Results

Baseline characteristics of the included 35 patients who underwent bariatric surgery are shown in Table 1. Patients submitted to LGB presented with higher baseline weight, BMI, EBW, and serum estradiol (Table 1). When considering TT concentrations, there were 12 patients (60 %) with hypogonadism in the LGB group and 11 (73.3 %) in the restrictive procedures group (Fisher’s test, P = 0.489). When considering FT concentrations, there were seven patients (35 %) with hypogonadism in the LGB group and nine (60 %) in the restrictive procedures group (Fisher’s test, P = 0.182). Before surgery, TT inversely correlated with BMI, systolic blood pressure, diastolic blood pressure, waist circumference, triglycerides, fasting glucose, insulin and HOMAIR, and directly with HDL and SHBG; FT showed similar associations (Table 2).
Table 1

Clinical and analytical characteristics of the severely obese men submitted to bariatric surgery

 

Laparoscopic gastric bypass (n = 20)

Restrictive surgery (n = 15)

P value

Age (year)

38 ± 9

41 ± 10

0.468

Weight (kg)

156 ± 26

132 ± 14

0.002

Body mass index (kg/m2)

50.4 ± 8.7

42.9 ± 2.7

0.001

Excess body weight (kg)

79 ± 26

55 ± 8

0.001

Waist circumference (cm)

142 ± 18

132 ± 10

0.078

Waist to hip ratio

1.0 ± 0.1

1.1 ± 0.1

0.345

Systolic blood pressure (mmHg)

147 ± 12

142 ± 19

0.361

Diastolic blood pressure (mmHg)

87 ± 9

87 ± 10

0.925

Serum creatinine (mg/dL)

1.0 ± 0.2

0.9 ± 0.2

0.166

Aspartate amino-transferase (U/L)

30 ± 18

26 ± 8

0.379

Alanine amino-transferase (U/L)

58 ± 49

47 ± 25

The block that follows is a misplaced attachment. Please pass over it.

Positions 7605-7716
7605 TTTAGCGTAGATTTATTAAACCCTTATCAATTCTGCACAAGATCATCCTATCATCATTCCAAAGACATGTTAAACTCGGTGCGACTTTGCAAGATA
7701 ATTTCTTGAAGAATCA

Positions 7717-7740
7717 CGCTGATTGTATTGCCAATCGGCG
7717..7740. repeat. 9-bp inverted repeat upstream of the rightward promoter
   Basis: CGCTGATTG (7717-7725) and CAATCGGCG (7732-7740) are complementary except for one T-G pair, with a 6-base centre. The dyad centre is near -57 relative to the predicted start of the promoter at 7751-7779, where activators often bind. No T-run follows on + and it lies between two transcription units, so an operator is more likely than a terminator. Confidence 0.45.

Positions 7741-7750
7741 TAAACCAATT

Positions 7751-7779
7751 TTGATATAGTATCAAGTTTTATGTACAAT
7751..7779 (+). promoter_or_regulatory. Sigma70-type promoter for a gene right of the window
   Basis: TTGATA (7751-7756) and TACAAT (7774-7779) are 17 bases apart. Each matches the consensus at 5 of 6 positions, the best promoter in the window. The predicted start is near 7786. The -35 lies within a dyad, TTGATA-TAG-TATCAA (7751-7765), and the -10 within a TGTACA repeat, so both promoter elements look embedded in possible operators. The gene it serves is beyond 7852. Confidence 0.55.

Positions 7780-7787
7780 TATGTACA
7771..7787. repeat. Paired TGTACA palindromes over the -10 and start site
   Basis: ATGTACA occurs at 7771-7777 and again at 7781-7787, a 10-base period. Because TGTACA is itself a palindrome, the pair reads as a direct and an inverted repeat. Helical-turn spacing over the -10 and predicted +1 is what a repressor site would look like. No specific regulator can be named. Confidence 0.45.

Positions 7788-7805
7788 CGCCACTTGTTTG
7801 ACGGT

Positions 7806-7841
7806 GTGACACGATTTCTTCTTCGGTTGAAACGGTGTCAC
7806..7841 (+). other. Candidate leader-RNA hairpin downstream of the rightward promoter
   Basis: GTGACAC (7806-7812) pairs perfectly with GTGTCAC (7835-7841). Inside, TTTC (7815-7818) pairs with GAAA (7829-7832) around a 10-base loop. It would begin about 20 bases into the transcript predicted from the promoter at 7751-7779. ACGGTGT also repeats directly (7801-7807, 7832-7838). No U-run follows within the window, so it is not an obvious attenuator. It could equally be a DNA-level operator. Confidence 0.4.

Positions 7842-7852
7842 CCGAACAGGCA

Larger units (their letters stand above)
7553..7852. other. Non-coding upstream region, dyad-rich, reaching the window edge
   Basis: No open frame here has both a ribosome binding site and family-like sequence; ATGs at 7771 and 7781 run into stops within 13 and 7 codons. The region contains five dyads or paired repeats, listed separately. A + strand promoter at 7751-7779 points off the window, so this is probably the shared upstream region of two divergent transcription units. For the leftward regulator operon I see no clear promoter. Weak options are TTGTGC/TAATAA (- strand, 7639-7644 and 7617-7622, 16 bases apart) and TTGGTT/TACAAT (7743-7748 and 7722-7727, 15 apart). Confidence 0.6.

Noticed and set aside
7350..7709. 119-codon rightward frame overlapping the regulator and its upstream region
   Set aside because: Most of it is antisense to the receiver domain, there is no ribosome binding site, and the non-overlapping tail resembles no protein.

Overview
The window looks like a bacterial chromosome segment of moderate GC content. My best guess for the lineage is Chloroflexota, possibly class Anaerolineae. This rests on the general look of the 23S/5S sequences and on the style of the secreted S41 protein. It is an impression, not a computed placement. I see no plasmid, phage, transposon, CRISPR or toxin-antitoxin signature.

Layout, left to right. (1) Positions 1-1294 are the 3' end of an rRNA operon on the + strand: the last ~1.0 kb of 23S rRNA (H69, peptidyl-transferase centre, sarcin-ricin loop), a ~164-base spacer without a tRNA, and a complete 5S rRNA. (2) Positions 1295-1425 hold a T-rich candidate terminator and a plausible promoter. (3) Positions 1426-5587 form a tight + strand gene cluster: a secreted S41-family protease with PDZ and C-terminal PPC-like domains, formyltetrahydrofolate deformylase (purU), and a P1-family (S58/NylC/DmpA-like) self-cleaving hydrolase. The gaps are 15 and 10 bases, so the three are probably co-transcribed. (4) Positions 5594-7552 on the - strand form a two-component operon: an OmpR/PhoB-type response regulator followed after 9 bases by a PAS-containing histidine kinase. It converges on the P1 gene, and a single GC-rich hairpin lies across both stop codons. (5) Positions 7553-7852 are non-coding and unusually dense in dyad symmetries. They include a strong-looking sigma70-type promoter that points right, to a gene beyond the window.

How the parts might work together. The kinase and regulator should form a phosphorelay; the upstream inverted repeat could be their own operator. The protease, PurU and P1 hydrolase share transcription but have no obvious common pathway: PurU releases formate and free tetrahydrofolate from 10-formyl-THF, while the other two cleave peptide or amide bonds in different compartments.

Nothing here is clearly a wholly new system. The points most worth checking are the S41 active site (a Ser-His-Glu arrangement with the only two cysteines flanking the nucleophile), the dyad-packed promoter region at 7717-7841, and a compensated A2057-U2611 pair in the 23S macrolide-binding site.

0.452

Total cholesterol (mg/dL)

189 ± 28

189 ± 29

0.952

HDL cholesterol (mg/dL)

40 ± 5

40 ± 9

0.989

LDL cholesterol (mg/dL)

120 ± 28

123 ± 29

0.717

Triglycerides (mg/dL)

157 ± 93

132 ± 44

0.347

Total testosterone (ng/dL)

302 ± 102

262 ± 79

0.224

Sex hormone-binding globulin (μg/dL)

182 ± 67

181 ± 85

0.982

Free testosterone (ng/dL)

7.7 ± 2.6

6.6 ± 1.8

0.194

Prolactin (ng/mL)

8.8 ± 2.6

11.7 ± 1.0

0.184

Luteinizing hormone (mU/mL)

3.4 ± 1.2

2.9 ± 1.0

0.354

Follicle-stimulating hormone (mU/mL)

4.1 ± 2.2

3.3 ± 1.3

0.380

Estradiol (pg/mL)

40.6 ± 13.0

30.8 ± 3.9

0.027

Fasting glucose (mg/dL)

120 ± 61

114 ± 22

0.720

Fasting insulin (μU/mL)

34.2 ± 22.2

39.8 ± 40.8

0.608

HOMAIR

9.8 ± 6.1

11.9 ± 14.3

0.591

Serum PTH (pg/mL)

52.4 ± 16.1

56.9 ± 17.9

0.466

25-hydroxyvitamin D (ng/mL)

18.9 ± 9.4

18.4 ± 8.0

0.866

Data are means ± SD

HOMAIR homeostasis model assessment of insulin resistance

Table 2

Correlation of total testosterone and free testosterone with other clinical and analytical variables before surgery when considering the 35 patients submitted to bariatric surgery as a whole

 

Total testosterone

Free testosterone

 

r

P

r

P

Body mass index (kg/m2)

−0.477

0.001

−0.445

0.002

Waist circumference (cm)

−0.584

<0.001

−0.540

<0.001

Systolic blood pressure (mmHg)

−0.382

0.011

−0.319

0.037

Diastolic blood pressure (mmHg)

−0.471

0.001

−0.432

0.004

HDL cholesterol (mg/dL)

0.651

<0.001

0.551

<0.001

Triglycerides (mg/dL)